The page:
gender equality, gender balance

Article provided by Dominic Harvey, Director at CWJobs

Despite change being championed in the tech industry, the persisting gender imbalance has highlighted there’s still a huge pool of female talent that is yet to be tapped into.

According to WISE, the campaign for gender balance in science, technology, engineering and mathematics, only 22 per cent of employees working in core STEM occupations are currently women. Therefore, maintaining steady growth and continued investment into the female tech workforce across the country needs to be a major focus, in order to help plug the current skills shortage.

Bringing female talent to the fore

It is great to see the numbers of girls studying STEM subjects at GCSE-level increase by 14 per cent this year. However, whilst we wait until this generation enters the workplace, there are various methods to ensure we are unlocking the widest pool of candidates.

Our Women in Tech report found 87 per cent agree there is an industry gender imbalance in favour of men, with women still being put off pursuing a career in tech because of lack of opportunities (40 per cent). Organisations must take action to highlight the importance of promoting, as well as retraining women to bring their skills to the forefront of modern businesses.

A diverse recruitment process

Recognising a female candidate’s potential is the key to diversifying the recruitment processes within the sector and attracting future talent.

Making roles more inclusive will open the recruitment process and foster diverse workplaces, ensuring an alternative way of thinking for long-term viable strategies and close the current gender imbalance. It is important for recruitment teams to get female workers involved in the hiring process, in order to appeal to more women within job adverts.

This could be inviting them into interviews and reviewing or analysing job specifications and descriptions, to evaluate what is potentially putting female candidates off applying for these positions.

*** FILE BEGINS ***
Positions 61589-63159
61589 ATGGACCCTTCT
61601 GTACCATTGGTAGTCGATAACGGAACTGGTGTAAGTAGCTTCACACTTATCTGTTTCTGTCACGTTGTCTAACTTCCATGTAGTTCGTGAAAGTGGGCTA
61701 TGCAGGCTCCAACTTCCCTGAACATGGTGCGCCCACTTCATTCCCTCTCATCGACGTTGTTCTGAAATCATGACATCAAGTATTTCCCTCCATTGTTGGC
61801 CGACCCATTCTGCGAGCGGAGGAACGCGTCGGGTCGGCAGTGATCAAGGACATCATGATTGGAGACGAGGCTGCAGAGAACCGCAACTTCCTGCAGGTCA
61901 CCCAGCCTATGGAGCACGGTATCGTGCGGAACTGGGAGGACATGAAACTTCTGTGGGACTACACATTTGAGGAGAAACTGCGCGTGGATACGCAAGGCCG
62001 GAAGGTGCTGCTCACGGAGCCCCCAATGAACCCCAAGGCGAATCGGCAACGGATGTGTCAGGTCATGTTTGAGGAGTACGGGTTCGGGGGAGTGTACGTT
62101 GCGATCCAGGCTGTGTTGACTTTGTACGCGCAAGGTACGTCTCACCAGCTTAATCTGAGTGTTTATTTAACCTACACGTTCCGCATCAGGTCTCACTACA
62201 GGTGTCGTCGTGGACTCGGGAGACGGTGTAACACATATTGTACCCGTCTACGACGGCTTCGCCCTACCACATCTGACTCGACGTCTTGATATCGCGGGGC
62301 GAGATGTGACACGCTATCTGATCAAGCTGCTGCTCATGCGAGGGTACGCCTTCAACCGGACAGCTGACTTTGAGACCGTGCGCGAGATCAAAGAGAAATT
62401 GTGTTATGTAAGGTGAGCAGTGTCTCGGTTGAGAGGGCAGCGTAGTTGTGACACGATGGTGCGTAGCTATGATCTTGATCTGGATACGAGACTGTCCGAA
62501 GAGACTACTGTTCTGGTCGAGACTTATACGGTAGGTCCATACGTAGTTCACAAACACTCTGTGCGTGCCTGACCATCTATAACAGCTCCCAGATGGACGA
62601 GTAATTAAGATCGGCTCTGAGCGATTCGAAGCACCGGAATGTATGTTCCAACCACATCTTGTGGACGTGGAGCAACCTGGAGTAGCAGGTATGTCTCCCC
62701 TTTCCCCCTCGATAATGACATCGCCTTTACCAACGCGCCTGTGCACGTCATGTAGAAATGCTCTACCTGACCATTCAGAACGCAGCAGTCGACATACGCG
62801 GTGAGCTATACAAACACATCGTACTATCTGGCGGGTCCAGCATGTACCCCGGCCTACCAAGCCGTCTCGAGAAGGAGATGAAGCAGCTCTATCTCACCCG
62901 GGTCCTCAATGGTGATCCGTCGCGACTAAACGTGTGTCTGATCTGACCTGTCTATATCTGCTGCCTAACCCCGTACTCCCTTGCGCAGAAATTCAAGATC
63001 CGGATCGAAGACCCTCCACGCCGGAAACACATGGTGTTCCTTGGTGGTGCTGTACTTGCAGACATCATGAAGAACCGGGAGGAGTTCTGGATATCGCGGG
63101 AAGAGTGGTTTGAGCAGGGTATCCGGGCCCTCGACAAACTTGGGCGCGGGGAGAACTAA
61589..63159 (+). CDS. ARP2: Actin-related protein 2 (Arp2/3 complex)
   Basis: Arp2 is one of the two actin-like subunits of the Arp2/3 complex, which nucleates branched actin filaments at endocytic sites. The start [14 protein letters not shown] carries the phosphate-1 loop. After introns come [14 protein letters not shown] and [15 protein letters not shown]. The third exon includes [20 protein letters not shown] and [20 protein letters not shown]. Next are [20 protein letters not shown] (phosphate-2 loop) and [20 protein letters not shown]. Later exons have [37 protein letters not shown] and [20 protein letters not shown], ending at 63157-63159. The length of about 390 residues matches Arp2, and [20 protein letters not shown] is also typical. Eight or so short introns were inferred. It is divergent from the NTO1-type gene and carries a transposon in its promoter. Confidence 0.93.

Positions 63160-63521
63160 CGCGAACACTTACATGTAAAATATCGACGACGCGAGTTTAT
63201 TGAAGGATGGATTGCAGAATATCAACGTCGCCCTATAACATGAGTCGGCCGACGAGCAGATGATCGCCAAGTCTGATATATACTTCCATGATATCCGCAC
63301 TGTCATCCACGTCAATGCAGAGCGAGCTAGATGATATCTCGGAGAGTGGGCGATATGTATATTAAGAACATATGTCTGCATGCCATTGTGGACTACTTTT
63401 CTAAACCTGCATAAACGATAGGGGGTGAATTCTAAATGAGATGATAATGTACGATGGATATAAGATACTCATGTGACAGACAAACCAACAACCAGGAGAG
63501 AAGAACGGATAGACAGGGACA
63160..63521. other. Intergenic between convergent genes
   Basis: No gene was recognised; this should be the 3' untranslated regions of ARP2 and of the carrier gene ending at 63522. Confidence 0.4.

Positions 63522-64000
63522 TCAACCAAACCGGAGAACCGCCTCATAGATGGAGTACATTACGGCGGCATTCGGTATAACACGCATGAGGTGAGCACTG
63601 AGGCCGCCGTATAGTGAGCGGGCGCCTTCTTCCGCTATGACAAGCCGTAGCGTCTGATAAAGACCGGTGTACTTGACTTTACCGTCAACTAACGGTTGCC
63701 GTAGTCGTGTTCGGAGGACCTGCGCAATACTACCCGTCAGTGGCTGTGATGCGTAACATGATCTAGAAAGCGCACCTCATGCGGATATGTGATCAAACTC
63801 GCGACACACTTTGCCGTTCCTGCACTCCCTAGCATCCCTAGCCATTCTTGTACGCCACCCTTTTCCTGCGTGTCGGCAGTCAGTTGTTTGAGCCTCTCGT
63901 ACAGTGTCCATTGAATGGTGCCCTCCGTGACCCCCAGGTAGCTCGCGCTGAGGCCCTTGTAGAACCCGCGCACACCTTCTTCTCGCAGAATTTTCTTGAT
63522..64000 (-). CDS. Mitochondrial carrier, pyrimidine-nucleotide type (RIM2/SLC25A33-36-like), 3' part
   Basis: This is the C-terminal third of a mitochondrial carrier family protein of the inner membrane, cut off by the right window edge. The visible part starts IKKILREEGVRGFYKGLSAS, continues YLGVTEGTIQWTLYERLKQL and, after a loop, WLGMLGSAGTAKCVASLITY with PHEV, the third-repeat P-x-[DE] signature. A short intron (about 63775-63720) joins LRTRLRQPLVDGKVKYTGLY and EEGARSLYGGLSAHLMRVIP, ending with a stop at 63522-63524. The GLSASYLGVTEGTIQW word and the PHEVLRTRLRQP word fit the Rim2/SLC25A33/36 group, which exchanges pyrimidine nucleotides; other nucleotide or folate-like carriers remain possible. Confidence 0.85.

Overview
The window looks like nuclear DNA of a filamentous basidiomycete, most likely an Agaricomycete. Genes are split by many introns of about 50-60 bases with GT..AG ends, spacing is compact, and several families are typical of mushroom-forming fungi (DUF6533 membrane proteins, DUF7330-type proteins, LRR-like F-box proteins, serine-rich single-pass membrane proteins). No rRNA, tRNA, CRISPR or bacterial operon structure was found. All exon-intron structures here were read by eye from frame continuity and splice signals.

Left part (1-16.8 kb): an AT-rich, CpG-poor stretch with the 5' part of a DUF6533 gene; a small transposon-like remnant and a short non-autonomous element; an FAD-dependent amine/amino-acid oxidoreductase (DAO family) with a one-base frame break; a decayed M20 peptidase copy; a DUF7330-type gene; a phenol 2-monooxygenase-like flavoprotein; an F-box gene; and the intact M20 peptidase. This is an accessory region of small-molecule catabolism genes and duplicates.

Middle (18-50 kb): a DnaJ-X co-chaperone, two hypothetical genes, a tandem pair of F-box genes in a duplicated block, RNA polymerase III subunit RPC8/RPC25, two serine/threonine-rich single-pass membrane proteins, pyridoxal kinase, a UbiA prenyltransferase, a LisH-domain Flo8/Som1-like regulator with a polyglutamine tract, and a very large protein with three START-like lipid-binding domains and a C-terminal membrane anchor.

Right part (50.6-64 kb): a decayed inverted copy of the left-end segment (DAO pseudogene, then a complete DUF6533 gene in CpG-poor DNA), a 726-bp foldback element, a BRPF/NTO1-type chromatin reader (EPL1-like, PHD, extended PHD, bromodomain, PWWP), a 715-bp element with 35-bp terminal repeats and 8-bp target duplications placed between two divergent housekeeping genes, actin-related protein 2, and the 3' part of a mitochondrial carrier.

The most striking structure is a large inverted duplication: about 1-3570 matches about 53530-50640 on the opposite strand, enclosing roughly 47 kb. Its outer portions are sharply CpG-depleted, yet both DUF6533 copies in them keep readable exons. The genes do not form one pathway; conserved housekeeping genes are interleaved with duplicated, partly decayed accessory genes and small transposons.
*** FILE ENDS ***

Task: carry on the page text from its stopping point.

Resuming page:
Our sister brand Totaljobs has produced a Gender Bias Decoder, an incredibly useful, free tool for companies to use to uncover and identify hidden gender biased words in emails, job descriptions, or any other text, which affects how candidates and people respond.

Mentoring and support schemes

It is extremely important to celebrate the achievements of female figures in the industry, in order to encourage and retain talent. Earlier this year, our research found that 64% of women in tech claim to have been motivated by an inspirational figure to pursue their career. However, despite a role model being crucial to attracting female talent, worryingly the majority of STEM workers in the UK is at a loss when it comes to naming female role models in their industry.

At CWJobs, we have created a Women in Tech network, to improve our own gender balance. This includes holding focus groups with women in tech roles across the company to understand their biggest pain points and barriers to find out how to better support them.  We have also launched a mentoring scheme, to give women within our organisation the opportunity to be coached by senior female co-workers.

Positively promoting women who have worked their way up the ladder and carved successful careers within the industry is just the start of normalising the value of women and the significant impact they have within tech departments and wider businesses throughout the UK.